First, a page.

New to guitar - tips on palm muting please

Discussion in 'Tab, Tips, Theory and Technique' started by AndyPanda, Oct 1, 2019.

  1. AndyPanda

    AndyPanda Tele-Meister

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    I'm a long time musician but new to guitar. I've had my tele for about two weeks and have been loving it. Practicing scales and chords and getting my picking and fingering down. I'm trying to understand right hand muting and, so far, what is working best for me is to get the fleshy heel of my hand right over the bridge and find the sweet spot where the note sounds but is damped so it dies when you move to the next string.

    My question is a "is this normal for all beginners? Or am I a mutant" type question. If I get my hand positioned on the wound E string (what's the naming convention when talking about strings "low" vs "high" or "first" and "sixth" (and if 1st and 6th, which is 1st?) Anyway .. if my hand is positioned for good muting on the wound E .. as I get to the G-B and unwound E string my hand has moved behind the bridge and isn't muting. SO I have to consciously move my hand forward (or it feels to me like I'm moving forward just to stay straight I'm guessing) as I go up the scale and then consciously pull my hand back as I come back down the scale.

    Any tips on this are much appreciated. Would a video help? I'm guessing it may be because I like to have the neck angled up so the guitar is at an angle and my picking hand probably goes straight down - that would explain why it feels like I have to bring my picking hand forward as I move down towards the G-B-E strings. But if I bring the neck down so it's horizontal, that forces my fretting hand wrist into an uncomfortable bend --- and as I get older (I'm 65) I find I have to keep those wrists really straight.

    I'm guessing this is just a "keep at it until it becomes second nature" type thing.

    OH .. also, when I watch videos I see picking hands open with third, ring and pinky fingers on the pick guard below the strings - and I find this seems to make it easier for me to palm mute (especially the G-B-E strings). But I had thought that keeping those fingers together to support the forefinger in gripping the pick was good (from a brief attempt at learning mandolin - that pick grip is Chris Thile's recommended method).
     
  2. SixStringSlinger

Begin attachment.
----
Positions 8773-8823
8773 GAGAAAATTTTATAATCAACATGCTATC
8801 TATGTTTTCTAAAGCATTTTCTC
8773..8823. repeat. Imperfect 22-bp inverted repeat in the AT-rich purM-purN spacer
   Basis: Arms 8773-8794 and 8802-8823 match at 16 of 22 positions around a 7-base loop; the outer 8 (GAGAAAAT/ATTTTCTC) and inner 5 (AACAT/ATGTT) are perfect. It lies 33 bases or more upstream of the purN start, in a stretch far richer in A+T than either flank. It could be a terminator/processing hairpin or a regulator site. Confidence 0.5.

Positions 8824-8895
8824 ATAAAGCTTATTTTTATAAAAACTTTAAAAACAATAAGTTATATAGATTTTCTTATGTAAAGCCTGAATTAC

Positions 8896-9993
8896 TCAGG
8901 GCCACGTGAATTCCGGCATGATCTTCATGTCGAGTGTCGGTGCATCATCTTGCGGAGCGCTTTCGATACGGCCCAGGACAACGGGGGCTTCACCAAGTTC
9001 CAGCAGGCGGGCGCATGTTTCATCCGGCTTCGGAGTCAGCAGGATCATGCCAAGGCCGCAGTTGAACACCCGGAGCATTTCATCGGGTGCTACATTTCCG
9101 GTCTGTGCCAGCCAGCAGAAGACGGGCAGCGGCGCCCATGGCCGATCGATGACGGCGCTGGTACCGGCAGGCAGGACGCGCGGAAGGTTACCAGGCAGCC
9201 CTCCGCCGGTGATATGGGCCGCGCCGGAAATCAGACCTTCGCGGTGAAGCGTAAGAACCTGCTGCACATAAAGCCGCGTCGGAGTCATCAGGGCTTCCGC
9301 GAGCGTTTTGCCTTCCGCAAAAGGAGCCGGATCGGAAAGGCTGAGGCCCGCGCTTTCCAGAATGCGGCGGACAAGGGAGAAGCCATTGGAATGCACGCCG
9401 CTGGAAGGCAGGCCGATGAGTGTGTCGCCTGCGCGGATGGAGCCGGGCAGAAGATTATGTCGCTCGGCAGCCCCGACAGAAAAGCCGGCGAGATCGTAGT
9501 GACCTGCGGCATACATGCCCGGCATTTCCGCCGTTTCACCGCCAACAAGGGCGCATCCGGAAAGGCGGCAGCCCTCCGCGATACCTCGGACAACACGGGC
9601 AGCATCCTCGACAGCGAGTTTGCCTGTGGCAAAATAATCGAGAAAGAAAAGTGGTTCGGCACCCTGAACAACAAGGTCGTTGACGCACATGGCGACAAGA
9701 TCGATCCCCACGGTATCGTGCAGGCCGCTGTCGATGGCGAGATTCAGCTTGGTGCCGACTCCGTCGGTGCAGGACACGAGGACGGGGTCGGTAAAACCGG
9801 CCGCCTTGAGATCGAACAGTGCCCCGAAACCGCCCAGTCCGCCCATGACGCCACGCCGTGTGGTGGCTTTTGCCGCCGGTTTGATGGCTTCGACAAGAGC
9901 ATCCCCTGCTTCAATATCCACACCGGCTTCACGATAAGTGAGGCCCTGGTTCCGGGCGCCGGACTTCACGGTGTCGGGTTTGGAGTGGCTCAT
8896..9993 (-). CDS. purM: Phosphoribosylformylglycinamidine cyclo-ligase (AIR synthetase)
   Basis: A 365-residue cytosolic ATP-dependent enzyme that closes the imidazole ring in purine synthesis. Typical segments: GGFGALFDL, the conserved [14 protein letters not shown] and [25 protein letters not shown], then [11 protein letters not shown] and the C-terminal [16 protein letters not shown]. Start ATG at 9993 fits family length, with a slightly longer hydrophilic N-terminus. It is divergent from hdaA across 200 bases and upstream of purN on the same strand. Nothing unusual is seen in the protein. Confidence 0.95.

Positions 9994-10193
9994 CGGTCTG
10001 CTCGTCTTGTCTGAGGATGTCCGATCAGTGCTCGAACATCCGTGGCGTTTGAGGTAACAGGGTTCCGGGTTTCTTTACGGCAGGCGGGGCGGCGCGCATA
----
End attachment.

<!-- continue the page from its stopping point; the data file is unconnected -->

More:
SixStringSlinger Friend of Leo's Silver Supporter

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    "Low" and "high" refer to relative pitch, so "low E" is the fat one, aka the 6th string. "High E" is the skinny, 1st string.

    In my experience, you're going to shift your hand every time you change what string you're palm muting on. Perhaps less so on adjacent strings, and more so the farther you get from whatever string you're already on. It also depends on how much "mute" you're going for, which can change case-by-case, string-to-string, riff-to-riff...

    There are probably videos and such, and others here may have more tips. But I really think it's a matter of doing it and paying attention to getting the sound you intend until it becomes second nature. We already make all kinds of unconscious adjustments while playing, with both hands. Bending, vibrato, strumming, pick attack. Palm muting is just another one of these.

    Since you mention your guitar angle, one other thing I would suggest is to play with your strap length and the angle you keep your guitar at. Speaking for myself, I found that I like my guitar sitting a touch higher than I initially thought I would, but I also move it around like crazy. I move the body from directly in front of me(mostly South of my belt buckle) to a "45-degree angle" to right at my hip with the neck pointing in front of me. Admittedly, part of it is having fun and playing the "rock n' roll" part, but it also has to do with what's most comfortable and allows me to best play whatever I have to play. I'm sure I do a lot of unconscious neck-angle adjustment, as well.